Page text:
Charlie the Tuna was a cartoon mascot created in the 1960s for StarKist Tuna by the late Tom Rogers. An arrogant fish who wore coke-bottle glasses and a Greek fisherman’s hat, Charlie contended that he would be perfect representative for the company because he had “good taste.” But in every commercial Charlie was rejected by StarKist, with the announcer saying to the effect, “Sorry, Charlie – StarKist doesn’t want tuna with good taste, it wants tuna that tastes good!” Today, however, the overall quality of tuna is such that Charlie may indeed be good enough.
Although I am a big fan of seafood, especially small cold water fish such as herring and Arctic char as they tend to provide the best sources of omega-3s, I have never been a fan of tuna. All tuna contains toxic levels of mercury. Mercury is a metal that can cause numerous medical problems, including damage to the brain, kidneys and endocrine system.
The worst case of mass mercury poisoning occurred in Minamata Bay, Japan. From 1932 to 1968 the chemical factory of the Chisso Corporation dumped an estimated 27 tons of mercury into Minamata Bay and the Shiranui Sea. By March 2001, 1,784 people in the local area had died of mercury poisoning and thousands of children had been born with brain damage. To date, Chisso has provided more than 10,000 people with financial compensation from this disaster, and the claims are still coming in.
One source of mercury is coal-burning power plants, which produce mercury emissions that pollute water sources. As every kid knows by watching the shenanigans of Sheldon J. Plankton on the SpongeBob SquarePants show, microorganisms convert mercury to methyl mercury, a form of mercury the body easily absorbs. The microorganisms are consumed by plankton, which are consumed by small fish that in turn are eaten by larger fish. Thus, the larger the fish, the more likely it will contain contaminants such as mercury – Bluefin tuna can weigh more than 1,000 pounds. In fact, the French nickname for tuna is "la poubelle de la mer," which means "the garbage can of the sea."
Regarding fish oil supplements, to avoid poisoning from mercury, as well as from other toxins, those who produce fish oil need to choose the fish of origin wisely. Some important factors in the quality of fish oil are the type of fish used to make the oil, the size of the fish (i.e., its position on the food chain), its fat content and where the fish were caught. For example, avoid farmed fish from Europe. Also, compared to wild salmon from Canada, farmed salmon from British Columbia has been found to contain as much as six times the levels of the potentially cancer-causing substance called polychlorinated biphenyls (PCBs).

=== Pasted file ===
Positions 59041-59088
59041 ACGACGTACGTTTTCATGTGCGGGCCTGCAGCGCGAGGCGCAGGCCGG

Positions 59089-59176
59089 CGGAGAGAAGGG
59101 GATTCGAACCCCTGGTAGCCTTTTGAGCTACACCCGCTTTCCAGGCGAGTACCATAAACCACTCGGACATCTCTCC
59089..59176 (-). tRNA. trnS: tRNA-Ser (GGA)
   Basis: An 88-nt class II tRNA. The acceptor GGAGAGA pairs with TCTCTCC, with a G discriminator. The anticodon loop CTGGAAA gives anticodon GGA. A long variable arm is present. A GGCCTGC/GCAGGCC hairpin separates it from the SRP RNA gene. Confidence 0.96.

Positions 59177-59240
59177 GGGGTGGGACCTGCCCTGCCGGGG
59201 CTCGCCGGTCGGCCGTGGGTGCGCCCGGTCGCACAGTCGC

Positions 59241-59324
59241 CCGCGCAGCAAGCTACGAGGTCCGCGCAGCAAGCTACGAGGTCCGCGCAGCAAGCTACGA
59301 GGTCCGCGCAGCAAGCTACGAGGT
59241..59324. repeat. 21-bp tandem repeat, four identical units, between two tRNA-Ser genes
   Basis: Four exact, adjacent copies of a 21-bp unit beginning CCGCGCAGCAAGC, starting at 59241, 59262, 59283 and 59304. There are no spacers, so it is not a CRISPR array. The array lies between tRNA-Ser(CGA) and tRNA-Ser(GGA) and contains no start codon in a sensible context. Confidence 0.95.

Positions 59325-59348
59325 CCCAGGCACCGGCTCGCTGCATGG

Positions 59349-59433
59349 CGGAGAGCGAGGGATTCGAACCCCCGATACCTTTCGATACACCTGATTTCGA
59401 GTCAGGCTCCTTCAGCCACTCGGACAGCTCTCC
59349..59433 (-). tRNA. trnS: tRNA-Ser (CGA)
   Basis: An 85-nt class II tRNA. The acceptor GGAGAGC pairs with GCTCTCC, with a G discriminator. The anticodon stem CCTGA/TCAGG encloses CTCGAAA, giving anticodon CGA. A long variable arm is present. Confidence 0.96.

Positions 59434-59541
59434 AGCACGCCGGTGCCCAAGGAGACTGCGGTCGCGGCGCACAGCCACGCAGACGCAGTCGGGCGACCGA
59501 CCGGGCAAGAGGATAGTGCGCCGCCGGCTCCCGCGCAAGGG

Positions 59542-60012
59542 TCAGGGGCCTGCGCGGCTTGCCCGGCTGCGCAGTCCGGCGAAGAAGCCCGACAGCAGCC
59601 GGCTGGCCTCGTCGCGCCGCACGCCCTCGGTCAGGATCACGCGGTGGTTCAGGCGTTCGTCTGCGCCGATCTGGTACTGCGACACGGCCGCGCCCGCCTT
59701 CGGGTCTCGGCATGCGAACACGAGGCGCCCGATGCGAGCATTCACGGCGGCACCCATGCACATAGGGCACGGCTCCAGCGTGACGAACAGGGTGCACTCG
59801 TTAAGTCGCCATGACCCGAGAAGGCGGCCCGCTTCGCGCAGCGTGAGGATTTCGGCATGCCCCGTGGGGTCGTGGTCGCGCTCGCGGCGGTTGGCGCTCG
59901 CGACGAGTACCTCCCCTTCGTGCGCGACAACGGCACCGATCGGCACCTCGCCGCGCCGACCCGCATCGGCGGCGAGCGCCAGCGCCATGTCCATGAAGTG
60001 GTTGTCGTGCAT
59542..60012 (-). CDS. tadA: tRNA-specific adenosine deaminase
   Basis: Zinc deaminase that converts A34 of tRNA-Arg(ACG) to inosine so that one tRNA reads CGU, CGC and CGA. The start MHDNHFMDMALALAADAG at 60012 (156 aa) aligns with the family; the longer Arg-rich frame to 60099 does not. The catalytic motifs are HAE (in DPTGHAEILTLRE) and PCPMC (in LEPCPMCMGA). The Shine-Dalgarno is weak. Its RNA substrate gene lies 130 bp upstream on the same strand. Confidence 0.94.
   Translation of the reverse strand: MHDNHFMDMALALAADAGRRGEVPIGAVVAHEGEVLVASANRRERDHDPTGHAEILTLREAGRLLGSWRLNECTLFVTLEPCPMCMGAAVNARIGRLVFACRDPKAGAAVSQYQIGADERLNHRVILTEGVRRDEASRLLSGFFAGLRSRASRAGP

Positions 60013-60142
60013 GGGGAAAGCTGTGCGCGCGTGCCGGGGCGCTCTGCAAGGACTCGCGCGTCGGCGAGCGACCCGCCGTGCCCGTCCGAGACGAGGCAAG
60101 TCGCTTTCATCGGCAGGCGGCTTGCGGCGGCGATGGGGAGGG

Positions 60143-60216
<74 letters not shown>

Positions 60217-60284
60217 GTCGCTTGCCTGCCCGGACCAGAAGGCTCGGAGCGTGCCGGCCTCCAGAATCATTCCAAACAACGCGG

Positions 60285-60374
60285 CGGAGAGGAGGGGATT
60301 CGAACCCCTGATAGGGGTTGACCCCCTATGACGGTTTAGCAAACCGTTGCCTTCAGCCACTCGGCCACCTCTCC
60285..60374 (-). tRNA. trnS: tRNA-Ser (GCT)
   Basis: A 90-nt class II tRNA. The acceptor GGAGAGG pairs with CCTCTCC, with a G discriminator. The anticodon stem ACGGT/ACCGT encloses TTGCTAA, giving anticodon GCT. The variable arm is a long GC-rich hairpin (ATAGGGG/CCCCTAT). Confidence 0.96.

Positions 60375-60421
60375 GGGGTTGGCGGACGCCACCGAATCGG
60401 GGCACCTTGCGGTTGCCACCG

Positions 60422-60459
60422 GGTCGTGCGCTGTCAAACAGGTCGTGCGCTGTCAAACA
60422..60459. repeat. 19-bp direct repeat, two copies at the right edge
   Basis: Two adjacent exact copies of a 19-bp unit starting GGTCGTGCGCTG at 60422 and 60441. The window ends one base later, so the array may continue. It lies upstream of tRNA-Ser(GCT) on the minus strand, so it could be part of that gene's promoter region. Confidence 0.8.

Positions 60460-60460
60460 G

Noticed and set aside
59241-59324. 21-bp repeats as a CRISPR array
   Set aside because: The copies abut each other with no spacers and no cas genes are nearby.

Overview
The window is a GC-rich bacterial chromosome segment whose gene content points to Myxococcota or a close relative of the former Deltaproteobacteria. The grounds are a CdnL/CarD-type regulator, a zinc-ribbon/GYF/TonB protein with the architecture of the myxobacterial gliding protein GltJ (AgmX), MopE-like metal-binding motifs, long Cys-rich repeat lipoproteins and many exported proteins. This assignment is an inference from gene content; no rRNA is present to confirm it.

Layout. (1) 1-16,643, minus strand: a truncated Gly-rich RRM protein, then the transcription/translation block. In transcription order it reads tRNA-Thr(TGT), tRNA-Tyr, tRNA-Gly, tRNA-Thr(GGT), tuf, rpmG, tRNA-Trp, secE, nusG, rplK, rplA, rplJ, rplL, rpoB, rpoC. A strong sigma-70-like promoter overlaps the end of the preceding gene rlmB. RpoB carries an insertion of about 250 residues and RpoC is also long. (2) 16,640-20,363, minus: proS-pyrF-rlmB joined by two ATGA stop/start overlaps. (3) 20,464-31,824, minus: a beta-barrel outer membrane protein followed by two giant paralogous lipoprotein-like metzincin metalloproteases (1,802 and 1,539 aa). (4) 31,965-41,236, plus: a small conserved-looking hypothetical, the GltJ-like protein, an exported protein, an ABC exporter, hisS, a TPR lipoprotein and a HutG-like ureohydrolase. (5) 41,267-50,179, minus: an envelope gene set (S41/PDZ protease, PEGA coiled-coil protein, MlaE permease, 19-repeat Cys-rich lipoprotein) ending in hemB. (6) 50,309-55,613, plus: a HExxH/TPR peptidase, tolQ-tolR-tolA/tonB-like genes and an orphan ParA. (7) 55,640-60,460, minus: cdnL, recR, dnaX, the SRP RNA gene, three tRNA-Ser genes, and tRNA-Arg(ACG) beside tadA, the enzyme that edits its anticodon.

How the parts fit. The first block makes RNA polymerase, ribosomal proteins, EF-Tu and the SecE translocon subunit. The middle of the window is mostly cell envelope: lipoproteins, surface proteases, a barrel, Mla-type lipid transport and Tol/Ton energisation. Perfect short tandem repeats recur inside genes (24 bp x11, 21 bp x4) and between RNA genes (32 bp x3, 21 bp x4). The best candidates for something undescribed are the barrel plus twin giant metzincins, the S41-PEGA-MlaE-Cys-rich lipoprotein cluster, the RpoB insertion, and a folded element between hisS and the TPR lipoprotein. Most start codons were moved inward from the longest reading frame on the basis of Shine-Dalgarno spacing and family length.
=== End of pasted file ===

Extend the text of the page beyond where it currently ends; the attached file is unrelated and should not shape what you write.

But let’s not let tuna off the hook yet. Tuna can be contaminated by scombrotoxin, a common type of food poisoning that within 30 minutes after ingesting can cause symptoms such as cramps, nausea, diarrhea, palpitations, dizziness, skin flushing, and throbbing headaches. If tuna is stored above 60 degrees after being caught it can release this toxin – and unfortunately cooking does not resolve the problem. Nearly 300 cases of scombroid poisoning have been traced to tuna since 1990.
Also, earlier this year, an outbreak of salmonella across the United States was traced to yellowtail tuna processed in India, resulting in nearly 60,000 pounds of the fish being recalled. This was a recent report put out by the Center for Disease Control: “A total of 390 persons infected with the outbreak strains of Salmonella Bareilly (376 persons) or Salmonella Nchanga (14 persons) have been reported from 27 states and the District of Columbia.” The report also noted that 47 of these individuals were hospitalized, but no deaths were reported.”
Finally, there’s the issue of radioactive tuna. Seriously. Traces of nuclear radiation from the Fukushima power plant that was damaged by a tsunami were found in Bluefin tuna caught off the California coast. More specifically, small amounts of the radioactive elements cesium-137 and cesium-134 were detected in 15 tuna caught near San Diego in August 2011, which was just four months after these chemicals were released into the water from the power plant in Japan. The amount of radioactive cesium was measured to be 10 times higher than found in fish caught on the California coast prior to the accident.
To answer the question, “Is seafood safe?” The best answer would be “Some of it, but definitely not tuna.” You should avoid imported fish as about half of all illness caused by imported foods involve fish, and stick to smaller types of fish. And when shopping for a fish oil supplement, invest in quality products from trusted brands. Sorry, Charlie!